(specifically `Geometry::distance()`

). To use this, you’ll have to include the appropriate header as well as editing `baseCode/vietorisRipsComplex.cmake`

to include `ttk_add_baseCode_package(geometry)`

.

This function should also produce an output message that reports the number of vertices that were passed as input, and the number of 1-, 2-, and 3-cells that will be produced.

You will have to modify your `VietorisRipsComplex.xml`

file to allow for all four parameters to be used. Note that you need to use a `DoubleVectorProperty`

for the `Radius`

instead of an `IntVectorProperty`

, otherwise your slider won’t be able to produce decimal values.

You’ll also need to modify the two `main.cpp`

files in both `cmd`

and `gui`

to accept the new parameters.

## Part 3: Experimentation

Using the datasets provided, let’s try to analyze some of the components of shape for various datasets. We will also compare to the Alpha complex, which can be computed using the `Delaunay 3D`

module available in ParaView. This module also allows you to set a radius and to enable/disable various elements of various dimensions of the Alpha complex.

Starting first with `annulus_small.vtp`

in data02, experiment with the Vietoris-Rips complex. I’ve included an inputs set of triangles so that you can compare with the V-R complex. Try to find an radius value such that the 2-cells of the V-R complex “reconstructs” the annulus (start out by setting this small first!). What value did you find? How does the shape of this change if you increase the radius beyond that? Why?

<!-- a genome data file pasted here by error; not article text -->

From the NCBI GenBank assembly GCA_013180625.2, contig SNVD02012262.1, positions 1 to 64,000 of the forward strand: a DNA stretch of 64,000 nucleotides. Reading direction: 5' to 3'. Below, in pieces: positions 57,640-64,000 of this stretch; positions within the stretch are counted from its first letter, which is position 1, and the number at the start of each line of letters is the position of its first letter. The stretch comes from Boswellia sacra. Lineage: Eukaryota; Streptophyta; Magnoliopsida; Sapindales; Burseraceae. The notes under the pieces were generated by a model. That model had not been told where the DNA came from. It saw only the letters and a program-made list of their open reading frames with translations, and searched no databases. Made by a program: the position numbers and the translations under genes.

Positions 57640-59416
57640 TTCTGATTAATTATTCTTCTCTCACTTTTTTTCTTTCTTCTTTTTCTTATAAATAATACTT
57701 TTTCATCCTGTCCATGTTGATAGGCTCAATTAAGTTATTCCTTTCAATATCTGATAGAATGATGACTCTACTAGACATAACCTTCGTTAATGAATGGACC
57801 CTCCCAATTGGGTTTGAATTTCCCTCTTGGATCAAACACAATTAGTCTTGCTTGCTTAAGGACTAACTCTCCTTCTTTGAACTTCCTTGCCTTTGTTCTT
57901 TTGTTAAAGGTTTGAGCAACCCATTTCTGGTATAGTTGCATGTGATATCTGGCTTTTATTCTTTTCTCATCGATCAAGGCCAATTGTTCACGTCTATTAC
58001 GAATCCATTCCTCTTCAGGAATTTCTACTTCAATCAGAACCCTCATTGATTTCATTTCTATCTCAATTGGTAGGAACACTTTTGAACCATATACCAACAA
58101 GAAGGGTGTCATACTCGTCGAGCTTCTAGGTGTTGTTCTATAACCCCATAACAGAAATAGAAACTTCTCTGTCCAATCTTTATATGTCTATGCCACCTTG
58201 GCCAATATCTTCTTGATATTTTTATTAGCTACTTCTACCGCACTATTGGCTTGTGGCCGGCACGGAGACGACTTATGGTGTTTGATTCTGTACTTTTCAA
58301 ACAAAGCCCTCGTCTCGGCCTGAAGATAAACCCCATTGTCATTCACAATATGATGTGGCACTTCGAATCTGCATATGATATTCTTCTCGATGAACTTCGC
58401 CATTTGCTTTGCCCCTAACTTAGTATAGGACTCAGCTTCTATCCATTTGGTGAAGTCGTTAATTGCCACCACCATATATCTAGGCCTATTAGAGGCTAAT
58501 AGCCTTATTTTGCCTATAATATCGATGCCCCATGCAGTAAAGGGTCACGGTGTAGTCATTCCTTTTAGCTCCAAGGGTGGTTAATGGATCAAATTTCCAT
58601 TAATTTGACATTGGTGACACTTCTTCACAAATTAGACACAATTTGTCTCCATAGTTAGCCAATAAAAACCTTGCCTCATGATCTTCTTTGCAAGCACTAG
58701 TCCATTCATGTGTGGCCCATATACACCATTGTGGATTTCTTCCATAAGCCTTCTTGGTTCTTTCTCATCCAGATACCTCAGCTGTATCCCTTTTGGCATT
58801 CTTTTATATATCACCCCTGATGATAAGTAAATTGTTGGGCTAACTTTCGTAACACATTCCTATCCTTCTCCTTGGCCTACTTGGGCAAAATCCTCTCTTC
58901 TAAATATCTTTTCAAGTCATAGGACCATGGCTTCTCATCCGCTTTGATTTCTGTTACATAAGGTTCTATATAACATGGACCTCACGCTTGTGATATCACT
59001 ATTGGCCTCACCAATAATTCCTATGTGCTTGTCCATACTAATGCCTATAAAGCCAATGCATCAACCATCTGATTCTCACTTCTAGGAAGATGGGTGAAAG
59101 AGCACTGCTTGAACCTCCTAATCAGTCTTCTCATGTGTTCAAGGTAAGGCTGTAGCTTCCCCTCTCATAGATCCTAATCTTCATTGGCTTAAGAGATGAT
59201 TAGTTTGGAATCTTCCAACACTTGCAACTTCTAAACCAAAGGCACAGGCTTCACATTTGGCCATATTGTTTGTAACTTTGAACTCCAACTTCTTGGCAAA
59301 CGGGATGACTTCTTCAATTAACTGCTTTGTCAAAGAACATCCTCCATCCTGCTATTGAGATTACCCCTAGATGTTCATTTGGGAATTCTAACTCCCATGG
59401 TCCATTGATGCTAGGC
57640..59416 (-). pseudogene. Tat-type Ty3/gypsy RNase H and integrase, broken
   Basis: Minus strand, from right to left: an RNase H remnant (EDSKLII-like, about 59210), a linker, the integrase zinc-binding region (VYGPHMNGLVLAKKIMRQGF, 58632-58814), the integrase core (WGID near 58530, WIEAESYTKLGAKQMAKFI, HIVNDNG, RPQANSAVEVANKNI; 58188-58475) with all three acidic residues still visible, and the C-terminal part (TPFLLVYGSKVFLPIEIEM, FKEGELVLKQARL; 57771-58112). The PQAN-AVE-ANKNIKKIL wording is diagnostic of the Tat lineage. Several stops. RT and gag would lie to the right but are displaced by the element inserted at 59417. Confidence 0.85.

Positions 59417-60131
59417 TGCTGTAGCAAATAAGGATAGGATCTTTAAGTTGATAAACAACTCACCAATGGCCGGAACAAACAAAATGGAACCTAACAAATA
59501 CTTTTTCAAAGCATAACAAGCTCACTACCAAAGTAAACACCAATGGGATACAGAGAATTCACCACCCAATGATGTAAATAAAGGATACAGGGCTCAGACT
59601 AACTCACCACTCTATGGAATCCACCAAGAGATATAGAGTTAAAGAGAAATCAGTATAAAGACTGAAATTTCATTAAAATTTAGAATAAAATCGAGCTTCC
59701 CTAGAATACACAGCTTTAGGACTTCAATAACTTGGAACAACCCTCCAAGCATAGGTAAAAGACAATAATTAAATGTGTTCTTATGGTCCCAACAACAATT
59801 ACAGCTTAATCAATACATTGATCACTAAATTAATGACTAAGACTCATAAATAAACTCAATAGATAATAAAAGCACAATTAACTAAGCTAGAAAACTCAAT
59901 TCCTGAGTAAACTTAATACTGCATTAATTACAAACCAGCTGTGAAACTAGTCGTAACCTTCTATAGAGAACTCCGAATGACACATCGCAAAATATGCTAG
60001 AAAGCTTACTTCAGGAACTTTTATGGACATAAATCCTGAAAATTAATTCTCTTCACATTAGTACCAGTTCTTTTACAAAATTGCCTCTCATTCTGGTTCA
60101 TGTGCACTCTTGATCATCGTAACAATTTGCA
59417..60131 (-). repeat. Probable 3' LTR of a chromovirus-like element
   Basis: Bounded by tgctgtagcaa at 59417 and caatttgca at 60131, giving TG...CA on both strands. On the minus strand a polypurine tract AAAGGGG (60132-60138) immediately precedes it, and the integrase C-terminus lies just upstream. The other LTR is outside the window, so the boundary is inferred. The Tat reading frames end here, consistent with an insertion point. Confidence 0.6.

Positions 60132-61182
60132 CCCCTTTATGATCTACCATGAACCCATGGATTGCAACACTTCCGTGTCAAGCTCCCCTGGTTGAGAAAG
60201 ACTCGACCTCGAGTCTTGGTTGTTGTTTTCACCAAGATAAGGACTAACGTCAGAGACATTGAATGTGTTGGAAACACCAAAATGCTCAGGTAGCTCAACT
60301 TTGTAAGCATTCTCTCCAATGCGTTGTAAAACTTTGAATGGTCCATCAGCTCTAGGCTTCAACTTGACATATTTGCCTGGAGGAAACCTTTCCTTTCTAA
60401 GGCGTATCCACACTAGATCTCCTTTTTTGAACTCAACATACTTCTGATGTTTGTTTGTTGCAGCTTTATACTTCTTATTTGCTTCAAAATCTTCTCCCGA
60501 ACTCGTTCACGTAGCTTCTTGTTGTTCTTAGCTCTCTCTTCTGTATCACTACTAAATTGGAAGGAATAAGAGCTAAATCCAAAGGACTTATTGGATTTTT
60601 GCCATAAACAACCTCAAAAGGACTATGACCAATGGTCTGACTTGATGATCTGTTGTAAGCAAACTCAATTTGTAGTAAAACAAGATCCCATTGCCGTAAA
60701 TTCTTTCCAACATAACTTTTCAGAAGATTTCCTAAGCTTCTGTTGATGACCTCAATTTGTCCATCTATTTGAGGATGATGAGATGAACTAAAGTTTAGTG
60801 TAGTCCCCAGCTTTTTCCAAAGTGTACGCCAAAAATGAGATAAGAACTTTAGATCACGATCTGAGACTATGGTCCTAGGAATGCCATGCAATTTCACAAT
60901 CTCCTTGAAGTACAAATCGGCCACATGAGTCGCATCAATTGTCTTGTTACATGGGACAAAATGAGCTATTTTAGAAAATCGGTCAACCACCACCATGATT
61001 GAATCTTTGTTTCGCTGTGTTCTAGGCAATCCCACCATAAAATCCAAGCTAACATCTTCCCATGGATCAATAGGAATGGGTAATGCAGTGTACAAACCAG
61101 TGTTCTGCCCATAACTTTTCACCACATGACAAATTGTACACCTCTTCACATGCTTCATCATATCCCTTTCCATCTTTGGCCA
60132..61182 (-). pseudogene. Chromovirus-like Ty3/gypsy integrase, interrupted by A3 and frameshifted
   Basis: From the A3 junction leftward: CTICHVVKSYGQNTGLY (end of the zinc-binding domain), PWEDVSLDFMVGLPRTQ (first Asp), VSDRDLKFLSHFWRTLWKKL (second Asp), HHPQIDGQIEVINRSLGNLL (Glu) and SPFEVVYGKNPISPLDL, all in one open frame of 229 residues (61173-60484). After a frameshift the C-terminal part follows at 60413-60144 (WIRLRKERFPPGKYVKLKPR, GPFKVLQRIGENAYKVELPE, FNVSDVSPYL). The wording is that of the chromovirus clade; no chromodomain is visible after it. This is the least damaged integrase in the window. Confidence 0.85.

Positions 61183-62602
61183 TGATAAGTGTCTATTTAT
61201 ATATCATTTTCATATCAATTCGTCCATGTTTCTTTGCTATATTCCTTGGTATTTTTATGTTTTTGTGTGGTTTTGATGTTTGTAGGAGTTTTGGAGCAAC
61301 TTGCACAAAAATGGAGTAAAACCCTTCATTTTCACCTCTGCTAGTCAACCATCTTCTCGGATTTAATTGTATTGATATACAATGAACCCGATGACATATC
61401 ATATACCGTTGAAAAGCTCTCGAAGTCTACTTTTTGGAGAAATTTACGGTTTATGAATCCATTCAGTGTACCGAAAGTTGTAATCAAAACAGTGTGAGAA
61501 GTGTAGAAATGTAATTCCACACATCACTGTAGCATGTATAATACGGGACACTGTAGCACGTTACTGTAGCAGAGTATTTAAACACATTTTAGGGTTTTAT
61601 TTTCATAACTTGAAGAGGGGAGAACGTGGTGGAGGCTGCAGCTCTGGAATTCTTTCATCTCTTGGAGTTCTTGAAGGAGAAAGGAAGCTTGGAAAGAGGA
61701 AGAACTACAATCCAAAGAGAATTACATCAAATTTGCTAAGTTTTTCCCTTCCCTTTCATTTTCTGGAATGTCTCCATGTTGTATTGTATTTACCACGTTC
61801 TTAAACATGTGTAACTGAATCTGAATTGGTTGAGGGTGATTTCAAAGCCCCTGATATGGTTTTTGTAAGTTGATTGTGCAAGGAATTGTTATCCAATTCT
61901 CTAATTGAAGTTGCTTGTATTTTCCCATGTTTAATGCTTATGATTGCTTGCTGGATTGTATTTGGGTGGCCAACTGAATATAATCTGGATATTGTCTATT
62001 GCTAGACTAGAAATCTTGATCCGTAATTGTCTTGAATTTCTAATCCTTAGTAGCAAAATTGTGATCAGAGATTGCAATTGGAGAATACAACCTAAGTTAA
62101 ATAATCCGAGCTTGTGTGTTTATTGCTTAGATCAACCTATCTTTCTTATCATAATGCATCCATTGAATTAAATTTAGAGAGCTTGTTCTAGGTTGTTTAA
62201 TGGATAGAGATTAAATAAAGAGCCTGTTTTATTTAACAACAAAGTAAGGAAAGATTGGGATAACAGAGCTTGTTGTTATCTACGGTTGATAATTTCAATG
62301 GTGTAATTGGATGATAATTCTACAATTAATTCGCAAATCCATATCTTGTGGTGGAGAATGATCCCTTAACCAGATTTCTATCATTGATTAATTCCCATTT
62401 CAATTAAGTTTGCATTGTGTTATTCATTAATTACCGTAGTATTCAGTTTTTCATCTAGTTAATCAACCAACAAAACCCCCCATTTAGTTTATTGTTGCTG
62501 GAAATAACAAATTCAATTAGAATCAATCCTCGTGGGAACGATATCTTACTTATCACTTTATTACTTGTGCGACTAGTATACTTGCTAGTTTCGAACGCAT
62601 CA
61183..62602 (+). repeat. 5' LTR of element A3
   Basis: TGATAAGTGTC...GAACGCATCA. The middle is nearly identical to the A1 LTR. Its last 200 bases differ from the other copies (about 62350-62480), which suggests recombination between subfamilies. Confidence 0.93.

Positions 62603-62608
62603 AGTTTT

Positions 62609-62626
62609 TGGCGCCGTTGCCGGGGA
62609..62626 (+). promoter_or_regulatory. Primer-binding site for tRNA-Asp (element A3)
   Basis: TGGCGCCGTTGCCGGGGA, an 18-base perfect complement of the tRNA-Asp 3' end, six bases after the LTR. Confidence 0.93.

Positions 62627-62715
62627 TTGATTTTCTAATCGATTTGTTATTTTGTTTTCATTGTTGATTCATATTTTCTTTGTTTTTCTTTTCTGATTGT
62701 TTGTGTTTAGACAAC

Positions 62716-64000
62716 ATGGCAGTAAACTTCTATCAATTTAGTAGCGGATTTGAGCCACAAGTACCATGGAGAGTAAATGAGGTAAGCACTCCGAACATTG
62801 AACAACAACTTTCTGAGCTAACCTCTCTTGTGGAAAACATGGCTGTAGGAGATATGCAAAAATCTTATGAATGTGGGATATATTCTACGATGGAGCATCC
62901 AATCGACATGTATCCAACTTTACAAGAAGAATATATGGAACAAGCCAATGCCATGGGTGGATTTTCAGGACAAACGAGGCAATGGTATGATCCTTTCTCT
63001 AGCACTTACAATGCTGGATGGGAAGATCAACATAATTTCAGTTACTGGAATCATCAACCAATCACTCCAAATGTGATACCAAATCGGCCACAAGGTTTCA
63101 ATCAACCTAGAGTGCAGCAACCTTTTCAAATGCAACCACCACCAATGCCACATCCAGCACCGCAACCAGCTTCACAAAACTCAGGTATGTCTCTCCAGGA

Next, take the Delaunay3D plugin and compare the V-R complex to the Alpha complex for various interesting values for radius. Which complex has more cells? Visually, can you see any differences? If so, explain what the cause(s) it.

Next, experiment with `sphere.vtp`

dataset. This is only a point cloud, so you may not be able to see anything when you load it in ParaView (you might need to switch to ‘Spherical Gaussian’ as a view type or use glyphs). Try to find the best possible radius value that creates a spherical shell with no boundary (again, start with small values and gradually increase them). Once you’ve found a value, use the information panel to report the number of 2-cells at that value. Considering the Euler characteristic and genus for a sphere, can you explain these numbers?

Finally, consider the `torus.vtp`

from data01. Starting with small values and gradually increasing, can you report anything about the distances between points on the inside of the through hole compared with on the outside? What values allow you to possible reconstruct the torus?

You may also want to experiment with other datasets I’ve provided, in particular `shape2.vtp`

and `annulus.vtp`

. Note that as the size of the point cloud increases, the size of the V-R complex can increase rapidly. In your report, discuss any optimizations you might use to speed up this computation. If you know the radius a priori, can you avoid having to check the distances between all possible pairs of vertices?

## Submission and Grading

Submit this entire release folder as a subdirectory to your git repository on bitbucket.

Your grade for this assignment will be based on the following:

- 60% Correct implementation of the filter, ParaView plugin, and command line programs.
- 40% Completing the report.

This percentage will be scaled to the total value of this assignment for your final grade (11%). Extra credit may be assigned for going beyond the specifications of the assignment. One possible direction you might consider is modifying your filter to also compute the Čech complex.